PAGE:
Monday, June 28, 2010

the whippersnapper complex

Every year the McDonalds put on a golf outing in Tim's Dad's honor. The proceeds benefit the John D. McDonald foundation which funds kids in Havertown. In the 5 years I've been a part of the family I haven't golfed. I'd babysit kids and wait for a bunch of drunk, sun burnt Canadians to come back in need of a swim at my mother in law's house. Jack McDonald was born and raised in Canada...1 of 14. Initially I enjoyed holding down the fort, but since the kids I was sitting became my own, I've been bitter about being left while everyone has a good time. I've only golfed once in my life in Idaho. My then boyfriend and I were escorted off of the course for bad behavior. This year I chose to golf in a 4-some of chicks, the girlfriends of Tim's 3 partners: 2 are his brothers and 1 his best friend from high school.

Emlyn, the latter's girlfriend came to my studio a month ago-the day I found a massive roach in one of my bowls. I showed it to her, and she said, "Can I take it home for my kids?" She emptied the contents of an Altoid container into her pocket and nestled the roach in there. She then forgot about it until she was at a picnic and a baby bird fell out of a tree. Someone yelled, "does anyone have an insect to feed the bird?" Can you imagine the stir when Emlyn produced a sewer bug as big as my thumb from her purse and cut it into baby bird bite-sized pieces?

That was off-topic, but I had to put it in there. The outing was a blast. Golfing is fine. Chatting with 3 great women and whizzing around the great outdoors in a cart full of beer, not a child in sight, is even better.
One of our posse, Chelsea, had some tutoring from "the new guy" in Tim's office. Ryan golfed in college, and, unlike me, college was recent for him, so he's still really good. Chelsea is a gorgeous cross between Sigourney Weaver and the brooding vampire girl in the Twilight series. She's also a brainy academic type, and she just had deviated septum surgery. She's been floating around for a week on codeine periodically resorting to wearing an elastic supported trough-like bandage under her nose and around her head. (The day she emerged from her post-surgery stupor, Steel, of course, demanded she remove the trough) Watching her lurch up to the tee and repeatedly deliver a resonant, sailing drive straight down the fairway was mesmerizing for all of us, including her.

Ryan's group from the office chose not to go for the beef and beer after golf. It was revealed that Ryan was disappointed by his performance. The McDonald brothers had made a big deal out of Ryan's being a great golfer, but I'm sure everyone was too drunk to notice or care how he'd performed.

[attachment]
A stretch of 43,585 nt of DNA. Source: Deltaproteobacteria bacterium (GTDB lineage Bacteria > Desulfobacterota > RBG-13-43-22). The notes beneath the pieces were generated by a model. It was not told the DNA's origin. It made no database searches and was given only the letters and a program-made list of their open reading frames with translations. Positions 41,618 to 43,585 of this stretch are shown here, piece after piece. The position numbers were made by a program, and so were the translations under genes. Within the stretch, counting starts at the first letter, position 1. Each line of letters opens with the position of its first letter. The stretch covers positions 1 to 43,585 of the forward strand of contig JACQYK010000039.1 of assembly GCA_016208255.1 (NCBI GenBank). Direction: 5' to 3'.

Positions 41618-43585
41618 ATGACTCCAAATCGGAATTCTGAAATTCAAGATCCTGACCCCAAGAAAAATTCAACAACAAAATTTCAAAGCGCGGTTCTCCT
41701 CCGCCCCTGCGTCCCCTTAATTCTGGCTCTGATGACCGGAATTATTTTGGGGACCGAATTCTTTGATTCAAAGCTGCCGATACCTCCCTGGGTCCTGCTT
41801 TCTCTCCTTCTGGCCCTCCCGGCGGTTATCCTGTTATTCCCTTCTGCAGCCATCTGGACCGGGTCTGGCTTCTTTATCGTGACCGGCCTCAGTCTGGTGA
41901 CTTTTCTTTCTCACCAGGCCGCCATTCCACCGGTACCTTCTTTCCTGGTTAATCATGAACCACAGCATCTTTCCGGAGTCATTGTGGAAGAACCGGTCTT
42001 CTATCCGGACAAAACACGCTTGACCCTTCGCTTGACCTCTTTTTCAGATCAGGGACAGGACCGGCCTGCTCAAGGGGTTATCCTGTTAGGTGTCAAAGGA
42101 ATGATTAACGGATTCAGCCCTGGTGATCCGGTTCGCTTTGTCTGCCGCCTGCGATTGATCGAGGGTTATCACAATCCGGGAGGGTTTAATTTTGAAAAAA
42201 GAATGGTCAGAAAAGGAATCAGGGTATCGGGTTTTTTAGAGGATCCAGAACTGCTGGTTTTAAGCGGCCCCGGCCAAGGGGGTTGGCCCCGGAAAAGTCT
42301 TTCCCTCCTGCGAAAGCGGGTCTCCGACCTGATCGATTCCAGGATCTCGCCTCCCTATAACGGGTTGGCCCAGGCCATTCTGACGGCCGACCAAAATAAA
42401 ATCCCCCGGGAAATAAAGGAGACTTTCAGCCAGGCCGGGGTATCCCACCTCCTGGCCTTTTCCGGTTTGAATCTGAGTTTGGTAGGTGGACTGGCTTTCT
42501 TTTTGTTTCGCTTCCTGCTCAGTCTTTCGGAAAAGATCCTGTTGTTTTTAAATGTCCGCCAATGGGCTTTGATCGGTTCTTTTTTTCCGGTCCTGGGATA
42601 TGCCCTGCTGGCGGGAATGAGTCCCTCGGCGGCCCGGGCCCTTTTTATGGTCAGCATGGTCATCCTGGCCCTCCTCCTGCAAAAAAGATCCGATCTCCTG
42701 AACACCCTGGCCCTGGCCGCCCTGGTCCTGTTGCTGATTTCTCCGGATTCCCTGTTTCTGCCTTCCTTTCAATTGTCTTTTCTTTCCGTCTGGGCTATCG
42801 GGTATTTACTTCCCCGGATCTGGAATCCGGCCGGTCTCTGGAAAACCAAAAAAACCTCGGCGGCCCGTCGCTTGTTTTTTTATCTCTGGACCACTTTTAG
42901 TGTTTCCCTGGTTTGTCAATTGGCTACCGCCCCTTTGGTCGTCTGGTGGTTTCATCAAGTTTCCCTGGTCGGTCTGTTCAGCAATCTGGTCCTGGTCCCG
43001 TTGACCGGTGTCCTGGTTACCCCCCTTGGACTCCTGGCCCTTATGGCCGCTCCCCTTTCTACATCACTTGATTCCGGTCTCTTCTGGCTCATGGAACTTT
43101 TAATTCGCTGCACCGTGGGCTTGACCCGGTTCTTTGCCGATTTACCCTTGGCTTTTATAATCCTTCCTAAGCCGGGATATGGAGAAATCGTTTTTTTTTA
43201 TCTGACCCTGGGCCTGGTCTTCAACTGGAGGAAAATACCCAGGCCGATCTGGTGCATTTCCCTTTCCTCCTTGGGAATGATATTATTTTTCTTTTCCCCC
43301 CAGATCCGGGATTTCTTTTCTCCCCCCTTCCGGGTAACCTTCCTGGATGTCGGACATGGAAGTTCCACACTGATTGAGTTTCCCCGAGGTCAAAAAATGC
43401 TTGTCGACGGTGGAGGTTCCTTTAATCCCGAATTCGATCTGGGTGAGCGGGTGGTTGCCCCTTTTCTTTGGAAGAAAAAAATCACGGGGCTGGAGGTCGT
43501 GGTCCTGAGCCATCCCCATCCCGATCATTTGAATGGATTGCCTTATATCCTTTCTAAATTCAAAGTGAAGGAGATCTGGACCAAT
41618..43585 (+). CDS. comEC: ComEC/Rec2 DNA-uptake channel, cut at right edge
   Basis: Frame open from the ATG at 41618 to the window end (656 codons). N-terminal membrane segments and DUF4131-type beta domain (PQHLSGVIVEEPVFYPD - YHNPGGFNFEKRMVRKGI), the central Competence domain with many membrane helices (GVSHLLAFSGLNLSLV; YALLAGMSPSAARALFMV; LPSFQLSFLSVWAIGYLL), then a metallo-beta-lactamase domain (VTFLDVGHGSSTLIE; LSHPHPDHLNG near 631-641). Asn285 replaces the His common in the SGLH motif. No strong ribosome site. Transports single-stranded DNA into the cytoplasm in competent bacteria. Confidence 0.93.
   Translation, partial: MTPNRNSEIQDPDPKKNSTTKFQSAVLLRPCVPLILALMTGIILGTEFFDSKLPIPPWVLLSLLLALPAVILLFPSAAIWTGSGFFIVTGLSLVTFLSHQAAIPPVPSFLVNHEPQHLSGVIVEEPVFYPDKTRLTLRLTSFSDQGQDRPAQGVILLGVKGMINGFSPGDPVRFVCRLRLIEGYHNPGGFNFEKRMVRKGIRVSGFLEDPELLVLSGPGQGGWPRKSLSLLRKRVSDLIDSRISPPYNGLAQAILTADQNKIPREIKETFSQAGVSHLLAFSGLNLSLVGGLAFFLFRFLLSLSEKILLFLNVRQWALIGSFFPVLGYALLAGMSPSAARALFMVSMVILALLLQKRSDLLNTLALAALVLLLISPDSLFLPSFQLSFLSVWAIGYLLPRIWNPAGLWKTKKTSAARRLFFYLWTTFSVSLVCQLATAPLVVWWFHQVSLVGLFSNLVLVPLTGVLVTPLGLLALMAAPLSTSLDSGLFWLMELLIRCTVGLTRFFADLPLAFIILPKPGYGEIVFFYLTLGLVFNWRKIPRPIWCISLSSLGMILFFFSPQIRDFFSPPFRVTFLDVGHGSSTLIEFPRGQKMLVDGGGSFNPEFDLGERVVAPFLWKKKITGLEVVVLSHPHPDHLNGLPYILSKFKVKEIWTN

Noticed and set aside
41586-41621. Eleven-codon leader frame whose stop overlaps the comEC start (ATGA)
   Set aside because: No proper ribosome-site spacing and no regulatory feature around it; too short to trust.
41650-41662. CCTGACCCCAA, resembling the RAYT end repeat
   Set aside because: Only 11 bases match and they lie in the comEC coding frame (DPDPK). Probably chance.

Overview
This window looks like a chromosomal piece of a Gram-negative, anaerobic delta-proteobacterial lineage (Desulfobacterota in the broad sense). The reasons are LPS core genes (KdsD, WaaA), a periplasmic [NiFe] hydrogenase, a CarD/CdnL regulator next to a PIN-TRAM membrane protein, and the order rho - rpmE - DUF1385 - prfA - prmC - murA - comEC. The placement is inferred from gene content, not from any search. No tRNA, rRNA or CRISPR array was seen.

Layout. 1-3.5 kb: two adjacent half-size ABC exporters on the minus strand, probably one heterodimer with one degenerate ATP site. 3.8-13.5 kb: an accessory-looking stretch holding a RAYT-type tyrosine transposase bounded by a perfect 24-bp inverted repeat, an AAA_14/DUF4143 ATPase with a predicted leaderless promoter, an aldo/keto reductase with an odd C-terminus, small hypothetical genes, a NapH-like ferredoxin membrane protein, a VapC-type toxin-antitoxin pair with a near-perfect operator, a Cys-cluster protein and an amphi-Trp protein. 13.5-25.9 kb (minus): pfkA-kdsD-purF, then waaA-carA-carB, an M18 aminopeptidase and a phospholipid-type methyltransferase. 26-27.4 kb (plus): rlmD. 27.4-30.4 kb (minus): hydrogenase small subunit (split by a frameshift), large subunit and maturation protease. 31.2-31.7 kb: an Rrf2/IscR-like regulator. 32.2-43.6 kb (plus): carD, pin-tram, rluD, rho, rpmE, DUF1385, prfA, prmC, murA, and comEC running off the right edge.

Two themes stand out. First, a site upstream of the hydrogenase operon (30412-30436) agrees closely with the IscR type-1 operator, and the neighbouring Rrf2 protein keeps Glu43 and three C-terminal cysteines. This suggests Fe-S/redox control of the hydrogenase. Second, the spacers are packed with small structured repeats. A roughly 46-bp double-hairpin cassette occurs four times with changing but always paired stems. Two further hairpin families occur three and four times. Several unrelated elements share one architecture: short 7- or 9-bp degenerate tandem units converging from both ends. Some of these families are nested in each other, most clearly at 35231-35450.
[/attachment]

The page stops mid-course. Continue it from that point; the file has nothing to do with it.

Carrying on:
A childhood friend and I called that feeling, the whippersnapper complex. She had blown off her senior year and ended up at
UMASS for a year. My godmother asked after her, saying to me, "Whatever happened to that Eliza Minot? She was always such a whippersnapper!" I relayed the question to Eliza, and she rolled her eyes as she guiltily exhaled her cigarette. (She's a successful author and a mother of 4, so it's all gone just fine, Aunt Maryanne)

In the office, I made a patronizing clucking sound as I was saying, "Oh that makes me sad! Ryan shouldn't feel bad!" After that conversation, I threw some pots and shipped an order musing to myself that I'd forgotten how it feels to have high expectations for oneself. I was in denial. I don't feel too bad about playing a bad game of pool, but I'd be lying if I said I'd outgrown the whippersnapper complex.

I recently made 24 cups for a cafe in my neighborhood. I had to get them done in a short time. I can make a cup in 5 minutes, so I wasn't too worried, but they came out craptastic. Haven't I been making pottery too long to have stuff look that bad? I shamefully delivered them for opening day and then brooded all weekend until I came upon the crazy, novel idea of re-making them. I couldn't bear continuing to define myself as a maker of gorgeous cups knowing 5 blocks away there's proof to the contrary.

It's the self-definition part that brings on the angst. I also define myself as someone who has babies easily, happily, and with little physical repercussions. A baby ago, however, I had a horrible miscarriage. Tim and I had cockily been telling everyone early in the pregnancy, and I lost the baby. Nothing has undermined my confidence, faith and optimism more profoundly than that loss. In my mind EVERYTHING from that day forward was going to fail. The mental floodgates were open to disease, bankruptcy, death and all of the horrible things that happened to other people.

Meanwhile Ryan, being 21, probably forwent the beef and beer for a shower and a date. After 4 hours in 90 degree weather drinking with a bunch of Canadians, who's going to want to stick around for another 4 hours? The Canadians are known for long toasts, drunken singing of partial songs and weepy kind of party.

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